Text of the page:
Stand On Any Street Corner [on Merely A Thought Monday]

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For reasons that are beyond my pay-grade to comprehend, human beings are obsessed with seeing conflict and division. The news of the day is generally antagonistic and despair-inducing – and that is not unique to our day. Ancient temples and modern televisions alike are overrun with images of war and hostility.

One of the greatest powers a human being can achieve is the power of focus placement. ‘Seeing’ is, after all, a matter of choice.  It is not passive. In any given moment there are multiple points of focus, there are multiple stories, there are many interpretations to choose from.

Stand on any street corner and watch the world happen. Watch the overwhelming number of acts of kindness and generosity. The small moments of simple kindness and consideration. They are everywhere. People giving way, making way, helping. You will be surprised to find that the kindnesses by far outnumber the rudeness, the antagonism.

Stand on any street corner and watch where your focus goes. In the midst of a tsunami of kindness, if you are human and like all other humans, your focus will be captured by the angry guy honking his horn, the commuter shouting at the bus driver. “Such an angry world,” you think and close your eyes, despairing. Anger is so much louder than kindness.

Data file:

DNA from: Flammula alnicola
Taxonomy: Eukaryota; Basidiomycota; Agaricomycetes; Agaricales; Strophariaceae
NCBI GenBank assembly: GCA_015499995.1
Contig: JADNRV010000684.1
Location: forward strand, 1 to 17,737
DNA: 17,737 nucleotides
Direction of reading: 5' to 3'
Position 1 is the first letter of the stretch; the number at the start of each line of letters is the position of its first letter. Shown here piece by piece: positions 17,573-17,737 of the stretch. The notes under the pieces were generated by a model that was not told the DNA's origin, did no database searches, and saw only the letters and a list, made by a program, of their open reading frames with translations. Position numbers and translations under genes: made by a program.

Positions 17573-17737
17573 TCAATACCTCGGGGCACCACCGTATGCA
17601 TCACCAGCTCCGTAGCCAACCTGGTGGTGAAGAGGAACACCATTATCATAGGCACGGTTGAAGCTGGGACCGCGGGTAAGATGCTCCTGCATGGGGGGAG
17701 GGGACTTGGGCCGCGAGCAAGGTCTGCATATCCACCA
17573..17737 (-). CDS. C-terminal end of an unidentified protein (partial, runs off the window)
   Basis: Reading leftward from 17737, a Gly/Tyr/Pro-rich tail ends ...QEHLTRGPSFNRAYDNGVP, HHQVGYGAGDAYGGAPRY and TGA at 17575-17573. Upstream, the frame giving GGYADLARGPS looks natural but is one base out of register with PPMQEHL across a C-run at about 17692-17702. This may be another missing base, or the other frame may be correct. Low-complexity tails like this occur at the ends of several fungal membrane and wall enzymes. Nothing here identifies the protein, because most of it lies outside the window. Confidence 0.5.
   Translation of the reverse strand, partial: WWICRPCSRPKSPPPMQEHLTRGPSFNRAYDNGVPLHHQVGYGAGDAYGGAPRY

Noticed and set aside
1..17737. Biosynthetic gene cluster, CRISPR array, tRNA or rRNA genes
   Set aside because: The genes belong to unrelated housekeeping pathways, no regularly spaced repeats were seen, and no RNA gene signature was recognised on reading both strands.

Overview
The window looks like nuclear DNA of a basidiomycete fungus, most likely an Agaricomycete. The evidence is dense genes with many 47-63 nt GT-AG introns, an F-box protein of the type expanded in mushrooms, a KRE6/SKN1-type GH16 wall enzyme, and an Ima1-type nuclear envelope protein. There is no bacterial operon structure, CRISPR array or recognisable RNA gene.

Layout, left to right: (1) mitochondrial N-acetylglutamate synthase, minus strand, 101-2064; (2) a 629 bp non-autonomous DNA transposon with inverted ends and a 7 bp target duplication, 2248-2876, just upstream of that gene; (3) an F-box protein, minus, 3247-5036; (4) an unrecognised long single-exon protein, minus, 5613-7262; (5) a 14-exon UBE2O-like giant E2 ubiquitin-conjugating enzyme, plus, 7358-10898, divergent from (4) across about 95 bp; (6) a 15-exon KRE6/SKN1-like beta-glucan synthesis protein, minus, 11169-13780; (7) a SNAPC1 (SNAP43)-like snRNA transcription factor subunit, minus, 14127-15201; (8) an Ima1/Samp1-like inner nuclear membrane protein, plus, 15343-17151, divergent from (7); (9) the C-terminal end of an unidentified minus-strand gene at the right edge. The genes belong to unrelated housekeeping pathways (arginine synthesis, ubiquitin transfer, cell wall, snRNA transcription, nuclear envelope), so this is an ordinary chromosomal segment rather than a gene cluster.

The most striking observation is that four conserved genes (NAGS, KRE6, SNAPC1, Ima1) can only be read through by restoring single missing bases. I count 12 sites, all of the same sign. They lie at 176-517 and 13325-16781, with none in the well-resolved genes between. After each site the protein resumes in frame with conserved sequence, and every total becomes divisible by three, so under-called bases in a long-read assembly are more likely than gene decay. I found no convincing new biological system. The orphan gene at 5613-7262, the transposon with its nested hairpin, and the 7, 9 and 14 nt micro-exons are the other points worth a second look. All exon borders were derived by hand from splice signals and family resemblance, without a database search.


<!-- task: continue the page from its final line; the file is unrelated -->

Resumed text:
Tell a story of discord, see a story of discord. Practice a story of discord, live a story of discord. Discord is easily leveraged. Division is easily sold. It is like selling candy to a kid. It is readily chiseled into pillars and hungrily read into teleprompters.  It is so easy to see.

Tell a story of kindness, see a story of kindness. Practice a story of kindness, live a story of kindness. Although it is more readily available it is, somehow, more difficult to see. It is less sell-able and, so, is discarded as trite. It requires choice and discernment rather than default. It requires opening your eyes and your story to what is actual, what lives beyond the thundering chorus of conflict-peddlers.